Nobody Knows My Name by James Baldwin

The thing with writing about books before I read them is that the books often turn out not to be what I expected, or, in this case, not even the book I expected it to be. You never hear that side of the story. I don’t go back to correct my misconceptions, and I don’t review them after the fact. The former is difficult–letting my errors stand–but the latter is mostly on purpose. I don’t like a lot of what I read and telling that story can come across as overly negative (it’s not; more on that another time). I write about what I think the books are about. Someone who has already read the book will necessarily know when I am talking rubbish.

If it hadn’t been for one unexpected conversation, I would be writing now about how James Baldwin’s Go Tell It on the Mountain is one of those books you always come across on best-of lists, and, like too many others, one I never got around to reading, so when the documentary I Am Not Your Negro came out recently, it reminded me that unlike all the obscure pop titles on my to-read list, Baldwin’s books would actually be in the university library, and how I got out Nobody Knows My Name thinking it was the unfinished manuscript which the documentary adapted and it would have been really difficult not to come back and revise this post when I realised my mistake.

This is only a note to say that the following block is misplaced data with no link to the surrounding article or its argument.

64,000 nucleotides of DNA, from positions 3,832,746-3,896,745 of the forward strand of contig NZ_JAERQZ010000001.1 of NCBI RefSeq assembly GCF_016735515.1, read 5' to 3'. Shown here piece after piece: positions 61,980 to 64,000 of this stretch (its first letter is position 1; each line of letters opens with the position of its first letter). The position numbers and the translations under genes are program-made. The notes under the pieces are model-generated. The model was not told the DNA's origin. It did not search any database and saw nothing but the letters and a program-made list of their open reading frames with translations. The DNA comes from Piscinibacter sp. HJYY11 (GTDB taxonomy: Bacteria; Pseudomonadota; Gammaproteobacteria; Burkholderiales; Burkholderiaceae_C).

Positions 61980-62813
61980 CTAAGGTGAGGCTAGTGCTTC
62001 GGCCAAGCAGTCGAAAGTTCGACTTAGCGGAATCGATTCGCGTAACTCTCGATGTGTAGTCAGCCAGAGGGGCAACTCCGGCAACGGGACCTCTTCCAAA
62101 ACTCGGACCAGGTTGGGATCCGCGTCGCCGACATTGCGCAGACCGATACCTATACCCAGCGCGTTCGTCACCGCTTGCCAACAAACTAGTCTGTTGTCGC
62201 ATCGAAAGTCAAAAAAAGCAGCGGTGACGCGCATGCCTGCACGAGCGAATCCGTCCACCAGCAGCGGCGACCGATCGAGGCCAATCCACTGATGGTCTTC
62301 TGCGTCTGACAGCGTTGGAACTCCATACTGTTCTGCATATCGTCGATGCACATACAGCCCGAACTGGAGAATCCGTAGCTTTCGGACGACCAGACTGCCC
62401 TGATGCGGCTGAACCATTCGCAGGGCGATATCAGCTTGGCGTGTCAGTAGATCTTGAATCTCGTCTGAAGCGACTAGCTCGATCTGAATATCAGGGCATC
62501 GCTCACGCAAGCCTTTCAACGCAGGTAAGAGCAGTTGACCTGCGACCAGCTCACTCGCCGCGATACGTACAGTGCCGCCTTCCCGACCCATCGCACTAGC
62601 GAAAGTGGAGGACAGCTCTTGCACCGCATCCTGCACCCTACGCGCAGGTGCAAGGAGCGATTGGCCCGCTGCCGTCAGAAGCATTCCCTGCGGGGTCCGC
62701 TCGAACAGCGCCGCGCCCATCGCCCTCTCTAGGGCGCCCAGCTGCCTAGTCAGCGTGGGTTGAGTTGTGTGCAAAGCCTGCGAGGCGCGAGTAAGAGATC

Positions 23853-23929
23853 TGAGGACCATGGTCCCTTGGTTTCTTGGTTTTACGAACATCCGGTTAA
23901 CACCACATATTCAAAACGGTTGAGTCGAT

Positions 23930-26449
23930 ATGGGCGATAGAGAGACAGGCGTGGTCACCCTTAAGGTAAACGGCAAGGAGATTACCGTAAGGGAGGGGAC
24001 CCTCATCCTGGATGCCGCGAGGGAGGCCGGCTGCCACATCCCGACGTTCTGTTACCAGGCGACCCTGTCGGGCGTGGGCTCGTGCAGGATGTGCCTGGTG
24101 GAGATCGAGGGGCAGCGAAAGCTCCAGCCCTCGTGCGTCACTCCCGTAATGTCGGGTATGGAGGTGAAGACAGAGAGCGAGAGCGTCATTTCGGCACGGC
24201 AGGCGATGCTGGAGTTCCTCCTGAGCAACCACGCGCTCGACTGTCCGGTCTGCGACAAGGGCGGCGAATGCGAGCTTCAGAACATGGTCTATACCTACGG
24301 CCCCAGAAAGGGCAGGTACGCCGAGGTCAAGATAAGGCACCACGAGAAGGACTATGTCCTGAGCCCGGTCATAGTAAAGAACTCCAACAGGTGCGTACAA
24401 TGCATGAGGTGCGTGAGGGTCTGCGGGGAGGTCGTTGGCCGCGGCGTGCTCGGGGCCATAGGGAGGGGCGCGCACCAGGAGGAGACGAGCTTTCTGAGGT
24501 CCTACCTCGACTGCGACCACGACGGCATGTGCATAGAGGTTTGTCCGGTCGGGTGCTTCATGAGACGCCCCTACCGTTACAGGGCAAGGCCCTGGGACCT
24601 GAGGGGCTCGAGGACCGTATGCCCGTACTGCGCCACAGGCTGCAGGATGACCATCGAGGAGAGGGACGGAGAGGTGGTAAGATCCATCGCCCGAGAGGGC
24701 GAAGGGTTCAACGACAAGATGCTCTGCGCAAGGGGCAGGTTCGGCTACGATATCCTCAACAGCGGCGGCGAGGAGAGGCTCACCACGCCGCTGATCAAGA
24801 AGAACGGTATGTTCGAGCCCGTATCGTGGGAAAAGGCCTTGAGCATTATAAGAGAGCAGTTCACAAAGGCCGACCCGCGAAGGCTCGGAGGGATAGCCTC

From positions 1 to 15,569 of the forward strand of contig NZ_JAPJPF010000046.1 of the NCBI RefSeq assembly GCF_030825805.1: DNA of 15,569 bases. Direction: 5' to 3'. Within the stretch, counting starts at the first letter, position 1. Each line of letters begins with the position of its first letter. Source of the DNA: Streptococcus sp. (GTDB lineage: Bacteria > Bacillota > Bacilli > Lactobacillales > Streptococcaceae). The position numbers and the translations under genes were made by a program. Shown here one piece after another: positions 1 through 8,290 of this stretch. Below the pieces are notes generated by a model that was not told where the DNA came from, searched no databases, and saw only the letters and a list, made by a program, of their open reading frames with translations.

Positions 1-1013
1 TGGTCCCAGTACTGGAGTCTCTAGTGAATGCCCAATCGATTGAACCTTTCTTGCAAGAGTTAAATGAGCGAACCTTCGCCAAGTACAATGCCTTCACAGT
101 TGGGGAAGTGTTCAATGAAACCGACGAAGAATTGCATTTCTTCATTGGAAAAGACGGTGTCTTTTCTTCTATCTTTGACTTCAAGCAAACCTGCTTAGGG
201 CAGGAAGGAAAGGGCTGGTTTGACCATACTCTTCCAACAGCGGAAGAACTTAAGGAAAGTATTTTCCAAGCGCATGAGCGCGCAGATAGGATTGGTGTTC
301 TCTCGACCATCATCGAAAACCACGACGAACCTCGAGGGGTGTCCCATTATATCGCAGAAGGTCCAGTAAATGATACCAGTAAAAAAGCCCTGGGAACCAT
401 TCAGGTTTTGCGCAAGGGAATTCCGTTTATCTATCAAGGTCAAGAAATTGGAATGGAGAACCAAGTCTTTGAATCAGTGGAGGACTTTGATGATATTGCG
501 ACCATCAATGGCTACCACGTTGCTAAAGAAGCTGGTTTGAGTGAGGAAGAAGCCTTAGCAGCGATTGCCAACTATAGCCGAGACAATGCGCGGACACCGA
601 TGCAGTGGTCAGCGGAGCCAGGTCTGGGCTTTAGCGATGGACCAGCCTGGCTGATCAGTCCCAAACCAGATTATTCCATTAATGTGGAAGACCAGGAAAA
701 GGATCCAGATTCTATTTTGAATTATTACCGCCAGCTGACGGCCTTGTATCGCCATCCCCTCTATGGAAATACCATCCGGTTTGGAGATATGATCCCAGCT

-Reading the Why